FROM Declan McCullagh
Is the Government Reading Your Email? An FBI agent told superiors that his friend Jill Kelly was subjected to e-mail harassment. The subsequent investigation did not uncover a crime, but it ultimately forced David Petraeus to resign as Director of the CIA. The incident is being cited as evidence that technology and laws passed since September 11 demonstrate how vulnerable innocent Americans are to invasions of privacy by government agencies, turning the US into a "surveillance state." Why don't constitutional protections apply to e-mail? What's the role of Google, Facebook and the Cloud?
David Petraeus, Paula Broadwell… and You An FBI agent told superiors that his friend Jill Kelly was subjected to e-mail harassment. The subsequent investigation did not uncover a crime, but it ultimately forced David Petraeus to resign as Director of the CIA. The incident demonstrates how vulnerable innocent Americans are to invasions of privacy by government agencies. Under current law, there is no expectation of privacy for e-mail or other telecommunications, which go through third parties like Google or Facebook. The Fourth Amendment protection against unreasonable search does not apply, creating the potential for abuse by government agents. Can the law catch up with technology, or has the US already become a "surveillance state?"
The State Budget: Balanced or Not? As a share of the state's economy, Governor Brown says, the $86 billion state budget he signed today is lower than any since 1973. There are massive cuts in core services. But Republicans refused to extend tax increases, and the deficit still required $12 billion in new revenues to be "balanced," as the constitution requires. Four billion of that is based on projections that wealthy taxpayers are doing better than anybody expected. Still more comes from so-called "use" taxes the state hopes to collect on Internet sales from companies like Amazon. Currently, those taxes depend on consumers, few of whom ever report online purchases. Another device is dismantling local redevelopment agencies and taking their money, but those agencies claim that's illegal because of Proposition 22 , approved by the voters last November. Will any of that money really materialize?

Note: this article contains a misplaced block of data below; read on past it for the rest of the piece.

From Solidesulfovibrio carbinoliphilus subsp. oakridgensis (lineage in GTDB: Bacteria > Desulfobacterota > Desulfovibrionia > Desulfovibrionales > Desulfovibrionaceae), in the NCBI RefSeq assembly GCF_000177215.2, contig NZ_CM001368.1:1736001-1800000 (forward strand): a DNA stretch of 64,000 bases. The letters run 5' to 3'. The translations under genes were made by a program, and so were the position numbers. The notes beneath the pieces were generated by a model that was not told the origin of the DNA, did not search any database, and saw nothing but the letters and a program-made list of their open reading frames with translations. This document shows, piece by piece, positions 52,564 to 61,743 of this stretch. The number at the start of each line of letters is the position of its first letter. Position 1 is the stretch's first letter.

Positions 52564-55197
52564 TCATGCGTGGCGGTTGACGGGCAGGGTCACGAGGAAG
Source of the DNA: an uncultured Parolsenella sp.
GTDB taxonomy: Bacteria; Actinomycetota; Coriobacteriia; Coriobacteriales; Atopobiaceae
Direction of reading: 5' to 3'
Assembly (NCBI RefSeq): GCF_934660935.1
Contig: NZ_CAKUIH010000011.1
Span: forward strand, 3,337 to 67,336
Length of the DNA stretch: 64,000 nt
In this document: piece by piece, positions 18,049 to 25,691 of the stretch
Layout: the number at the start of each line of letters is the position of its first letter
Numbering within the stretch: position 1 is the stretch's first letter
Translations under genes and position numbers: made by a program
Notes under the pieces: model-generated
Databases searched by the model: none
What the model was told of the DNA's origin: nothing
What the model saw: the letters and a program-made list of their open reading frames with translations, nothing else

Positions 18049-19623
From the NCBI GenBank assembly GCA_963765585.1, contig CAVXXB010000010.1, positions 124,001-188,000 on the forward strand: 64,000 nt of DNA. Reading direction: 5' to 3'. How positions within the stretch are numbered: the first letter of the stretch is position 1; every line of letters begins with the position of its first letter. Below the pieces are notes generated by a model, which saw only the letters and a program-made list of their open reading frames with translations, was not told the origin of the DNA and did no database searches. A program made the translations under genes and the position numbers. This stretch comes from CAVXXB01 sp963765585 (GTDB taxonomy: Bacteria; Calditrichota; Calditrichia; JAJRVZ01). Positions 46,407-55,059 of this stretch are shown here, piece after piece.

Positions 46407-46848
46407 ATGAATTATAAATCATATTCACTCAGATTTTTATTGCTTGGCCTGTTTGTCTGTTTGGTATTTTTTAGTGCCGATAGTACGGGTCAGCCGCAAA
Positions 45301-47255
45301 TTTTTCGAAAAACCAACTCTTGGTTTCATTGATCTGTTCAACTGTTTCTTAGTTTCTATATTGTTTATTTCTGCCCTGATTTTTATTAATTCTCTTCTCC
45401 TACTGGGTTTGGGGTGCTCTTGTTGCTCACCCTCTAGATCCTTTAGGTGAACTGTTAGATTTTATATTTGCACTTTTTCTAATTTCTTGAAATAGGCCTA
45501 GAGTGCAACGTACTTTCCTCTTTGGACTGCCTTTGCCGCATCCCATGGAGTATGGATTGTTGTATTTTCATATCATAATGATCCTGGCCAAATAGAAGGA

Trump, Russia and rabbit holes Conservatives are now joining liberal critics of President Trump by demanding to know about his administration’s ties to Russia. We hear about Washington latest political flap and possible unintended consequence.
Is America turning its back on the world? President Trump has made no secret of his contempt for the United Nations — and he's not alone. But, will proposed cuts in US contributions be counterproductive to America's role in the world and to national security?
Trump's travel ban and the long-term agenda The Trump Administration's revised travel ban may be good news for some visa holders and others, but it's still being challenged as unconstitutional. Some reporters call it the beginning of a long-term effort to change the demographic make-up of the United States.
The 'deconstruction' of the administrative state President Trump has failed to fill high-level positions in important agencies — and some people he has named want to phase out the agencies they're supposed to lead. We look at the possible consequences for delivering services and providing security — and at top aide Steve Bannon's plans for "deconstructing the administrative state."